Sat, Oct 22, 2011 | 20:06 BST
Houser: GTA III “wasn’t about violence; it was about freedom”
Dan Houser, co-founder and vice president of creativity at Rockstar, has said his studio’s open-world GTA games aren’t about violence, but a way to provide players with a medium where freedom of choice is a constant.
Speaking in an interview with Gamespot regarding the tenth anniversary of GTA III, Houser said there’s a reason the team prefers the term “open-world” to describe the game instead of”sandbox,” as he feels the later denotes tossing things into a game with little sense of choice for the player.
“To us, sandbox has this idea of throwing things in without any sense of choice over what’s going in there, while we were carefully picking features and controlling the experience in a particular way,” he said. “It wasn’t this total freeform experience. We gave the player more freedom, but it was just controlled in another way. That’s why we prefer “open-world.” It’s just more descriptive of what we felt we were doing.”
Because of the open-world nature of the title being something almost “radically new” for the time, and due to game’s subsequent success, many games have followed suit with the format.
“When it turned up on PS2, it created something that felt very radically new,” said Houser. “It was this combination of an environment that was full of content that you accessed through geography as much as timeline. And now what seems incredibly obvious but at the time was incredibly progressive, but seamlessness between mechanics or modes.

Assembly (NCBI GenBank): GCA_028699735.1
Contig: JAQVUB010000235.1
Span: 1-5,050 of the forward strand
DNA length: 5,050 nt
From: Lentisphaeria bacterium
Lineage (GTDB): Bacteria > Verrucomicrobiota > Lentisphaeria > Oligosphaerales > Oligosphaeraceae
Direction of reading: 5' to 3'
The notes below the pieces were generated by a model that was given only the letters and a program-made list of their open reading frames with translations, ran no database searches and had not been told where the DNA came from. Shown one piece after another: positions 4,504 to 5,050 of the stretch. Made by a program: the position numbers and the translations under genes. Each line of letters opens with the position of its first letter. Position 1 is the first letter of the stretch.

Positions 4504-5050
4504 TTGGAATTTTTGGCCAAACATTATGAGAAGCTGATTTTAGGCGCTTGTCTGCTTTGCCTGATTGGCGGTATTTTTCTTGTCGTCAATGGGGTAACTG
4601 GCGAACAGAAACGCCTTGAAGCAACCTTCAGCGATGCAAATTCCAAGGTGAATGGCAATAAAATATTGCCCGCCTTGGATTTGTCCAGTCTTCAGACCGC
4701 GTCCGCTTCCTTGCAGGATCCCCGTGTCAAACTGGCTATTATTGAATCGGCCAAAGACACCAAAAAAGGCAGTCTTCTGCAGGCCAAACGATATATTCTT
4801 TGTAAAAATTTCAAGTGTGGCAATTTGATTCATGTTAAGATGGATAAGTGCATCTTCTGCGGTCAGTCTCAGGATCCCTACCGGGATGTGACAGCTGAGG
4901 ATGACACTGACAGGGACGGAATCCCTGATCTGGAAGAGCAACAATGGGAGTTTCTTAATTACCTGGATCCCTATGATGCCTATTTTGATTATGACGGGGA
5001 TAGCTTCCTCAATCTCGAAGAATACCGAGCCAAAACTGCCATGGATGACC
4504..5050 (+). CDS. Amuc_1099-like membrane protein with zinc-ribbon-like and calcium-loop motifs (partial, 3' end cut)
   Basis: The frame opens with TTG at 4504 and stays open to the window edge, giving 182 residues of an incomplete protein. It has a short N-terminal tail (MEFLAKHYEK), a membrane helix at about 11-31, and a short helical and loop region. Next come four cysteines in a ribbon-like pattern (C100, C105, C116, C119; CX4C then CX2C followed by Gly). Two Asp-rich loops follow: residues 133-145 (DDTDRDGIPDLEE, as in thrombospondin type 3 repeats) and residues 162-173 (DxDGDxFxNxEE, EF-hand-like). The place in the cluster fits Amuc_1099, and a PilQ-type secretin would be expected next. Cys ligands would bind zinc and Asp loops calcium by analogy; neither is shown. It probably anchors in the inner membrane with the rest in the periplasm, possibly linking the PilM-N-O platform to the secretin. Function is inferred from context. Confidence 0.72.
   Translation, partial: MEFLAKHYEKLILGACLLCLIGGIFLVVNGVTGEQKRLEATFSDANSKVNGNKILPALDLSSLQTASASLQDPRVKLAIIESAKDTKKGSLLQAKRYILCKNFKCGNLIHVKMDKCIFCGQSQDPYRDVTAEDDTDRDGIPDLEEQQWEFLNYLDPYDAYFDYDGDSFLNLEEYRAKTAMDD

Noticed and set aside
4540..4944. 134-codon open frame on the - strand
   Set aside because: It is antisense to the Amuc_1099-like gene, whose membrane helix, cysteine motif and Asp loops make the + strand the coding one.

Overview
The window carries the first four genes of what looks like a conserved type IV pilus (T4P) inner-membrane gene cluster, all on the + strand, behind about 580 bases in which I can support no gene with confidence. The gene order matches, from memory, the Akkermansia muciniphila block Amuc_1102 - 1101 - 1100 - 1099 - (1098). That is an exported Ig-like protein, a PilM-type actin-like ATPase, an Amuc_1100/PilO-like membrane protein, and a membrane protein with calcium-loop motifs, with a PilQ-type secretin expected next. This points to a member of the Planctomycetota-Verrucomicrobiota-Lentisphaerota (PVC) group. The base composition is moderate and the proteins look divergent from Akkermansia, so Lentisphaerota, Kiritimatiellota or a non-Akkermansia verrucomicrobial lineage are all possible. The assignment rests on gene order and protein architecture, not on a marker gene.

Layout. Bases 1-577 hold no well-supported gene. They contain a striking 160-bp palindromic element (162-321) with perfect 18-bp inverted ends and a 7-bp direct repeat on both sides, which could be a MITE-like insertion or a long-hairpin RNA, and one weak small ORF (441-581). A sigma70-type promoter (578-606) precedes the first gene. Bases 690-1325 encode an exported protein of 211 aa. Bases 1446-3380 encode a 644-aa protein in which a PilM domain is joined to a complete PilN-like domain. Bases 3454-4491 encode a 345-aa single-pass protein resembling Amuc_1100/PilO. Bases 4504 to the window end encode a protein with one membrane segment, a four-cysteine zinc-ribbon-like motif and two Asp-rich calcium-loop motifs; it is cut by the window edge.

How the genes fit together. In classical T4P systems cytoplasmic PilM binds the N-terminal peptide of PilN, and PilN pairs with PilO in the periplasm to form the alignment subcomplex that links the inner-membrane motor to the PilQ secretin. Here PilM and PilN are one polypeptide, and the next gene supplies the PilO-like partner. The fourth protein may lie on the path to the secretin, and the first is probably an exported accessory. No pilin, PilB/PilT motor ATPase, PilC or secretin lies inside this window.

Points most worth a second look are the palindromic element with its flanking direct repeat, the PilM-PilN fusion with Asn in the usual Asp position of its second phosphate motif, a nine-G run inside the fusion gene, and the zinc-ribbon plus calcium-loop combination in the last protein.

“You were driving because you got into a car, not because you entered the driving mode. You were shooting because you pulled out a gun, not because you entered the shooting bit. You can do anything, anywhere, within reason–reason based on logic rather than mechanical limitations, if that makes sense. That’s been its biggest legacy.”
Due such progressive inclusions, controversy surrounding the series ensued. Houser touched up this, stating that the main theme behind the game wasn’t violence, but freedom for the player to make decisions based upon their own morality. The idea that, in a game, you could turn the player into an active participant, was an appealing concept to Rockstar.
“The key idea of the game was that it wasn’t about violence; it was about freedom,” he explained. “We thought that was something that games did very well, the idea that you’re turning a viewer into an active participant. So give them the freedom of choice over what they do… give them the choice over what they do next.
“And when you’re not in the story and you’re in the open-world stuff, you can really choose what you do. Good, bad, and indifferent. Drive around listening to music. They were limited, but there were some minigames. Or you could be as big a sociopath as you see fit, and the game will punish you accordingly.
“The thing about the game is that, in some ways, it’s the exact opposite: you get punished as much as you can punish someone in a game for your actions. And you don’t get away with anything.
“Subsequently, as we’ve developed the games and expanded them, we’ve tried to improve all of those things. We’ve certainly tried to improve the story, but we’ve also tried to improve how the non-story content works and make the space between the two smaller. A variety of content that’s not likely to get you arrested, and a variety of content that is. We’ve tried to develop all areas of that. But we’ve definitely tried to give players freedom in how they played the game. That was key to what the game was about and is about.”
As far as any remaining controversy surrounding GTA III, or for the series as whole is concerned, Houser said it was never about reality – only the reality of a movie world. Therefore, any heat the studio accumulates through the media, or elsewhere, it just accepts it, and moves past it.
“If what we do is wildly pathetic and immature, we’ll take the heat for that just the same as if it’s fantastic,” he said.